Pachinko by Min Jin Lee (2017)
We’re only three months in to 2017 and I already have a very strong contender for best book of the year. Best book I’ve read, anyway.
This was a random read for me. It was offered as a selection from Book of the Month and I picked it simply because I felt I needed to up my novel reading. I’m sure you’ve noticed that I gravitate towards nonfiction. Really boring nonfiction, at that.
I hadn’t heard any of the buzz about Pachinko (and there is a lot!) and was honestly a little wary when it arrived and clocked in at 496 pages. No need to worry though, I devoured the entire thing in an evening over a couple of glasses of wine.
The story was beautiful. Absolutely beautiful. I didn’t love the second half as much as the first – but to be honest I can’t think of any multi-generational work I’ve read that was as successful when it reached late twentieth-century. Highly recommended. Like, go to the store and get this now. Immediately.
From Amazon.com: “Profoundly moving and gracefully told, PACHINKO follows one Korean family through the generations, beginning in early 1900s Korea with Sunja, the prized daughter of a poor yet proud family, whose unplanned pregnancy threatens to shame them. Betrayed by her wealthy lover, Sunja finds unexpected salvation when a young tubercular minister offers to marry her and bring her to Japan to start a new life. So begins a sweeping saga of exceptional people in exile from a homeland they never knew and caught in the indifferent arc of history.”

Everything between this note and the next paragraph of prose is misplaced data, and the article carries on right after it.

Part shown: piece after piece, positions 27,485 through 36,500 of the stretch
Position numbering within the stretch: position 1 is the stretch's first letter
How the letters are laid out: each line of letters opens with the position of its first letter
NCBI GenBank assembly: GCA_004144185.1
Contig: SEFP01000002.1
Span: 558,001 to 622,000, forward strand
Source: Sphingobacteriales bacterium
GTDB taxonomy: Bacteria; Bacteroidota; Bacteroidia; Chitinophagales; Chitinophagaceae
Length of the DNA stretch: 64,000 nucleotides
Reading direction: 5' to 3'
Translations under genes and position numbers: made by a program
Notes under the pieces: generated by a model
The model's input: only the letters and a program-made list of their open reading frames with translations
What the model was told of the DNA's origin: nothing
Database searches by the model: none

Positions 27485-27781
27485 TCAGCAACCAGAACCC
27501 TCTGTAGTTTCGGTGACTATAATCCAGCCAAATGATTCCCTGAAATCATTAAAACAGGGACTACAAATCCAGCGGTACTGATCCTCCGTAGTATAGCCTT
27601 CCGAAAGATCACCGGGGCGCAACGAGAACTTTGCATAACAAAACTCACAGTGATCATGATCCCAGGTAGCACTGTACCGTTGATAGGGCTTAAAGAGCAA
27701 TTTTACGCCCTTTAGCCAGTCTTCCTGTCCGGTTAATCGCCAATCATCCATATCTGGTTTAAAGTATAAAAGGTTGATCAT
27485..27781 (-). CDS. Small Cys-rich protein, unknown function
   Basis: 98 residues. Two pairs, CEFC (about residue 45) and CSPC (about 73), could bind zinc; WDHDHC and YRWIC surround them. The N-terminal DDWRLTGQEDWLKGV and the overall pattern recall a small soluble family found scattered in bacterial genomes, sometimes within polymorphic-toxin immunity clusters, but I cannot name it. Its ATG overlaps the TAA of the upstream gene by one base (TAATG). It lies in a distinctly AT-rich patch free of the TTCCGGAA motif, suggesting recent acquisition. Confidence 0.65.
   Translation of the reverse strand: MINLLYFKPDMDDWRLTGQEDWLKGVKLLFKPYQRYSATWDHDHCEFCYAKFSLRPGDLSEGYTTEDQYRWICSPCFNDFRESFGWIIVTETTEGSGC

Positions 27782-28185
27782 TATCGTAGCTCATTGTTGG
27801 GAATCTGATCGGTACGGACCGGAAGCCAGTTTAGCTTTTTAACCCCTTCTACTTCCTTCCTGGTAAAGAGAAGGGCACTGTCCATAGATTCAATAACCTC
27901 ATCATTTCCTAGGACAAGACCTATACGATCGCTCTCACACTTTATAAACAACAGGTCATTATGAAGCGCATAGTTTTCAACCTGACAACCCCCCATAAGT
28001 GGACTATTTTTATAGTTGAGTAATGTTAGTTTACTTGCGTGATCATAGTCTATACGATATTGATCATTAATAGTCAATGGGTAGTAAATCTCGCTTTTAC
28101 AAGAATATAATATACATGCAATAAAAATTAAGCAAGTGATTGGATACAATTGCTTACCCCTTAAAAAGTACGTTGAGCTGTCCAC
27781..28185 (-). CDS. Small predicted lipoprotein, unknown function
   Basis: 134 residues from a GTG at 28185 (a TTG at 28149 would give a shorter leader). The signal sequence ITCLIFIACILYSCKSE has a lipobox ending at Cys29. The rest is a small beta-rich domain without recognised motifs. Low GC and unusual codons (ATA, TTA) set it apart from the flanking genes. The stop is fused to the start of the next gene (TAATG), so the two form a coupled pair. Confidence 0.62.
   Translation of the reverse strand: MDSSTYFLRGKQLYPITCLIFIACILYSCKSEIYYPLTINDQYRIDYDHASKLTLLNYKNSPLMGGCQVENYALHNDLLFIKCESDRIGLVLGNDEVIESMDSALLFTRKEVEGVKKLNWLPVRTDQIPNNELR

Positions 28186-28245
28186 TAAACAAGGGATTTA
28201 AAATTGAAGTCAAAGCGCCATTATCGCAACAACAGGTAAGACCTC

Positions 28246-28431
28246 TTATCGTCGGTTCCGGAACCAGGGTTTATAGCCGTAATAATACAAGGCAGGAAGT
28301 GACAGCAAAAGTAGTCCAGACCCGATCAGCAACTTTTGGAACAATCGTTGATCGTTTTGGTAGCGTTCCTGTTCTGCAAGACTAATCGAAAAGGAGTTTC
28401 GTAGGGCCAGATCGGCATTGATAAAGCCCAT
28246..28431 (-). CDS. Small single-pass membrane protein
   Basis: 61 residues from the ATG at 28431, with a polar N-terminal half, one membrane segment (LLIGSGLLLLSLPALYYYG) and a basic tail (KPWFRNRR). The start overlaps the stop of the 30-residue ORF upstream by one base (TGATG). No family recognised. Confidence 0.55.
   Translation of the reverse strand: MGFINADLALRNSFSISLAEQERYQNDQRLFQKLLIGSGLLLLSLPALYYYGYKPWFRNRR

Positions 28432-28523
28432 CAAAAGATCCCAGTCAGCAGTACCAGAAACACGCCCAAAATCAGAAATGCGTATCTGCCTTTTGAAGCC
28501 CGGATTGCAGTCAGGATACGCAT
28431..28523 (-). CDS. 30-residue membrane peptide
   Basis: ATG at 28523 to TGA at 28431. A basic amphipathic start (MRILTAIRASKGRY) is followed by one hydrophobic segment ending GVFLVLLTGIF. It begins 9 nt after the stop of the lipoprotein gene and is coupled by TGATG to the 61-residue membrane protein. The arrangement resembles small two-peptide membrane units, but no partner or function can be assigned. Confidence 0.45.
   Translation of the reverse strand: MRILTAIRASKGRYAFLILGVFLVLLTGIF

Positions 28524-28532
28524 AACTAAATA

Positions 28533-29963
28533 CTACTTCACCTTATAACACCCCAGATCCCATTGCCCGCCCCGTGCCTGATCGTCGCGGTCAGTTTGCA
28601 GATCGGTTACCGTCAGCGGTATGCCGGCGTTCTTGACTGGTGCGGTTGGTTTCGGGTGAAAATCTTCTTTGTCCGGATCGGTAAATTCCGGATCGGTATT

POPSUGAR Reading Challenge
-A book that’s published in 2017
-A novel set during wartime
-A book where the main character is a different ethnicity than you
-A book that takes place over a character’s life span
-A book about an immigrant or refugee
*This post contains Amazon Associate referral links.